Patagonia founder Yvon Chouinard’s philosophy is unlike any other company leader. At times, this book was hard to read because much of what Chouinard said opposed conventional, capitalistic wisdom. I wondered how he was running a successful international business while disregarding common practice. I admit that was closed-minded of me, but to expand your mind you must listen the thoughts of someone that thinks completely differently.
I learned a lot from this read and here of some of the things that stuck out to me:
Chouinard touches on this many times. The idea is that if you do all the right things, you will end up in the right place. The example he uses is shooting a arrow into a target. Instead of focusing on hitting the center of the target, focus on drawing the arrow back, standing in the right position, being calm and breathing.
He applies this mindset to how he does business. As a company, Patagonia takes all of the right steps, not knowing exactly how they will be successful, but confident that each step is a good one. In some brief reading I did on the Zen mindset, it mentioned focusing on the now and experiencing the present moments fully. Patagonia doesn’t set 10 year plans. There aren’t lofty goals dictating the company’s future activities, instead there are philosophies that guide the every day operations of the company.
Leading an examined life
This idea comes late in the book, but it resonated with me. Examination is at the heart of Patagonia. They are constantly reinventing products to lessen the burden on the environment. These changes cost money, they reduce profits and they’re difficult to implement. So why make them? The main reason is so Patagonia adheres to their philosophy of always seeking to minimize environmental impact. This means repeatedly examining processes and products to find room for improvement.
This is something from which any person or organization could benefit. Introspection is an essential ingredient in making progress. What are your strengths? Where are you falling short? Where could you be better? Use these questions not to criticize, but to wonder and to build for the future.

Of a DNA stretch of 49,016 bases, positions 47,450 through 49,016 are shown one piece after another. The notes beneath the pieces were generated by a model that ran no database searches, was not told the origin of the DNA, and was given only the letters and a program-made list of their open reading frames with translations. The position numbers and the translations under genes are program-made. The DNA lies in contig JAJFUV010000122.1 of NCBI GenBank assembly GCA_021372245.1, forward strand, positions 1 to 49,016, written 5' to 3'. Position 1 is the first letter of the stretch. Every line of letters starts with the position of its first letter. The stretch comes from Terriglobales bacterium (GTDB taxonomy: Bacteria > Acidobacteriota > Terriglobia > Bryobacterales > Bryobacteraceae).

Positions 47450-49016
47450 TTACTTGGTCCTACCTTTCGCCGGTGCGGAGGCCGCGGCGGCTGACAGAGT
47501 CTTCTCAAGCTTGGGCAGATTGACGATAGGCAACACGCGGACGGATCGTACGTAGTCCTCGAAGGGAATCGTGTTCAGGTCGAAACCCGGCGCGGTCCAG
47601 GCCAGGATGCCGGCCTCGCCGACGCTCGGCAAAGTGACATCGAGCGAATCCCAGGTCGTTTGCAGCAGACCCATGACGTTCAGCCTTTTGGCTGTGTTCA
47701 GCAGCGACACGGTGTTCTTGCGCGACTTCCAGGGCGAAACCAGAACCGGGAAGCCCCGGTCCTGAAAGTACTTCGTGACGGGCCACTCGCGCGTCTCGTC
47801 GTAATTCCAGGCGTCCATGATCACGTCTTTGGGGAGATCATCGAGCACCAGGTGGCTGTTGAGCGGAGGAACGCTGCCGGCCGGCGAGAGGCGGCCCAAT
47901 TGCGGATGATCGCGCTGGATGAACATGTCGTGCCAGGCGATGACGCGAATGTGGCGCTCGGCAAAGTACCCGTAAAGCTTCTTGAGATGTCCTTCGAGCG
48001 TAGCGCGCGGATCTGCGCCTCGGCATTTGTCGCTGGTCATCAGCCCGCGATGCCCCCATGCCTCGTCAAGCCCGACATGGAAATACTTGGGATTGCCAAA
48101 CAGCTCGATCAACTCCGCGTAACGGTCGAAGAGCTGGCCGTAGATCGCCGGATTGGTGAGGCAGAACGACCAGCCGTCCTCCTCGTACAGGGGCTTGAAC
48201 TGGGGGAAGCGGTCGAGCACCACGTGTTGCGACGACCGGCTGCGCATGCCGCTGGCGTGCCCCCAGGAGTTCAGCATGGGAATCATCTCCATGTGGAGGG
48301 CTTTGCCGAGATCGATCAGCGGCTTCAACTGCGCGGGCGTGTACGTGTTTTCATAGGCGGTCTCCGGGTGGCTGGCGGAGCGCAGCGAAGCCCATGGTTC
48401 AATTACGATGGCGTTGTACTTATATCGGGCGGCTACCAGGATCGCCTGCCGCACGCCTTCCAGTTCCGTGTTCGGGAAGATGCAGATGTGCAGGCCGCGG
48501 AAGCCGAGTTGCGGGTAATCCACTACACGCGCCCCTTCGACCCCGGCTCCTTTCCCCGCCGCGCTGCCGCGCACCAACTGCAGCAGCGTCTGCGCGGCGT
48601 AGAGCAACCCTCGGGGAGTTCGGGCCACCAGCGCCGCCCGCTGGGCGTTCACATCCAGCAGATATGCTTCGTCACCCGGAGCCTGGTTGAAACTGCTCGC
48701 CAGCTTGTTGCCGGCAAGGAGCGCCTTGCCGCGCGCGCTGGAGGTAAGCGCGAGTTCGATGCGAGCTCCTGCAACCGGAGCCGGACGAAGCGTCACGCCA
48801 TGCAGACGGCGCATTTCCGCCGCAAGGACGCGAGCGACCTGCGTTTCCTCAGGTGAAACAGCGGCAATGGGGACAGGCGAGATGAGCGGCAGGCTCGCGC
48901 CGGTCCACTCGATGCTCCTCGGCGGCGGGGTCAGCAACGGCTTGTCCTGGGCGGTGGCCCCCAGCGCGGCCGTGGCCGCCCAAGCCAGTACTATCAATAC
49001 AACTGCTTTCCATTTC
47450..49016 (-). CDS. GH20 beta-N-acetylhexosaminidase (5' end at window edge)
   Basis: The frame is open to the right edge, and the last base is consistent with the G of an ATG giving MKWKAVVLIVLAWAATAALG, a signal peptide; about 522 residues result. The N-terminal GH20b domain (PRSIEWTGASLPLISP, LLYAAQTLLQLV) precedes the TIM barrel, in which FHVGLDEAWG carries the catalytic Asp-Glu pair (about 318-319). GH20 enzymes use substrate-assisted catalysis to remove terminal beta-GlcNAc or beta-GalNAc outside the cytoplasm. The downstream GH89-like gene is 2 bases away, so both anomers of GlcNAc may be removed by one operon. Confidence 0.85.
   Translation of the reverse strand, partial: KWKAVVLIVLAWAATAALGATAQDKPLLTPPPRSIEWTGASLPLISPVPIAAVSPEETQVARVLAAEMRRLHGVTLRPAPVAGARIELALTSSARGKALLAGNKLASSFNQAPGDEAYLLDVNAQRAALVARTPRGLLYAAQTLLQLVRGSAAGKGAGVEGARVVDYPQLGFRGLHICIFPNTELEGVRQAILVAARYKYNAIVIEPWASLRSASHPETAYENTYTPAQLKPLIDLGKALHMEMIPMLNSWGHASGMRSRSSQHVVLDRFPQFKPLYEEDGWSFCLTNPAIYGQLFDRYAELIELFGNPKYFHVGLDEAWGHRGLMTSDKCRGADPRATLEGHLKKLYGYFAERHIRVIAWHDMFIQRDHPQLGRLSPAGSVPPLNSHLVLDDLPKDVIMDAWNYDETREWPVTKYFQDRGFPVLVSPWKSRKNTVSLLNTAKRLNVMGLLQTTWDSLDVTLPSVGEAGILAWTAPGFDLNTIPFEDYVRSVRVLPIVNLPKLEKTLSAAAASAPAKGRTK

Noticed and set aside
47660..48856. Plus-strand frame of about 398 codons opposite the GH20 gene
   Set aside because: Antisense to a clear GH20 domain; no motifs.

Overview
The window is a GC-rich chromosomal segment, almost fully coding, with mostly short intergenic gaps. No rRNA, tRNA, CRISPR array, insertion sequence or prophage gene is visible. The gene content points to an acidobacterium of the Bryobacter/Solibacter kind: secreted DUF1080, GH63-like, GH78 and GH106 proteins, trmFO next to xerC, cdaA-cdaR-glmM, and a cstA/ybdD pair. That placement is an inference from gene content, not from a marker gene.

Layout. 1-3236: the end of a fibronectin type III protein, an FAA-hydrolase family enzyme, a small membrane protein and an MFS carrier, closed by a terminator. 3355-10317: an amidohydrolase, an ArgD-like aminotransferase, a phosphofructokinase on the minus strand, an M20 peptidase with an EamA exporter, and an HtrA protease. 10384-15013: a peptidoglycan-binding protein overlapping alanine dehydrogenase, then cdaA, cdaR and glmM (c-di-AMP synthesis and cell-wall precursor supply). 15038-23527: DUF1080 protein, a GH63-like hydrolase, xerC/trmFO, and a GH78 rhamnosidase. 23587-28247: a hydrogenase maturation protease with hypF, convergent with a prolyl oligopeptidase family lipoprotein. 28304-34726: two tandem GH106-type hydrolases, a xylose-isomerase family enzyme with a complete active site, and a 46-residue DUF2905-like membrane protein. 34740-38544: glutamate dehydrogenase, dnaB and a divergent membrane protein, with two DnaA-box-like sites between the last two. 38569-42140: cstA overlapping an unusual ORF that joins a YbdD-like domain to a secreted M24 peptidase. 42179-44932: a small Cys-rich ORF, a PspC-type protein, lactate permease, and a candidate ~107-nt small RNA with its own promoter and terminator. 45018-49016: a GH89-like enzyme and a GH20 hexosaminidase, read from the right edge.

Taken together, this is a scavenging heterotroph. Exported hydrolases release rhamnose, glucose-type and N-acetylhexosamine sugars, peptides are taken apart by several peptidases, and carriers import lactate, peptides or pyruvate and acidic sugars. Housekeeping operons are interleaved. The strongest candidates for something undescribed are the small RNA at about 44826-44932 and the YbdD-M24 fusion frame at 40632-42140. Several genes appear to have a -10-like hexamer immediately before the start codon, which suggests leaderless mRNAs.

Simplify — evils of consumerism
This is harsh. It was hard to read. Consumerism is deeply embedded in American life and when you start to think about how many things we have, it gets overwhelming. I’m no exception. I’ve amassed too many t-shirts to fit in several drawers and countless other articles of clothing, yet I’m not satisfied. Shopping is still a fun and routine activity. Many media messages encourage the thought that spending money on products is a way to keep the economy lively. These thoughts make this is a complex problem to address. Here’s a crazy fact: In a lifetime, the average American will personally throw away 600 times his or her body weight, which for an average adult would leave a legacy of 90,000 pounds of trash at the end of their lifetime. (More facts)
Whatever position you hold on the economy or environment, I think we can all step back and realize that we could lower our level of consumption. Chouinard obviously doesn’t think that we should eliminate consumption, but in an interview he offers these words,
“Consume less, but consume better.” -Yvon Chouinard
I think this is advice that we could all take. Buy things that will last a long time. This philosophy is deep in Patagonia’s values. They don’t want to sell you anything unless you need it. They strive to delivery quality and longevity in all of their products.
Being part of the solution
In the above interview and in the book, Chouinard says that the hardest part is recognizing that you are part of the problem. Even though Patagonia is one of the most environmentally conscious companies in America, they still recognize that they create pollution. You can’t simply declare that you’re an environmentalist. Your choices dictate your true beliefs. If your choices are wasteful, it’s hard to convince someone that you care deeply for the environment solely because you support certain politicians. Issues like this are not binary. While political parties often divide us, we must recognize that on this spectrum, there is always room for improvement no matter where you start out.
The ideas presented in this book pushed me outside of my comfort zone and helped me grow. I felt like I was standing too close to a fire. It burned to hear some of these points that are opposite to my way of thinking, but it warmed my heart to their existence. I’m left with more empathy for the environment and the people that work in conservation.
Chouinard’s story was that of a selfless businessman. He grew Patagonia organically and he did so while demonstrating how a company can be an agent for change. To me, this is what is so brilliant about entrepreneurship. Chouinard didn’t look at the future that society had laid out for him. He created his path and followed it bravely.
I highly recommend this book to anyone interested in grassroots change or a model for developing a value-driven organization. This book will challenge your pre-conceived notions and leave you hopeful for the future of sustainable business.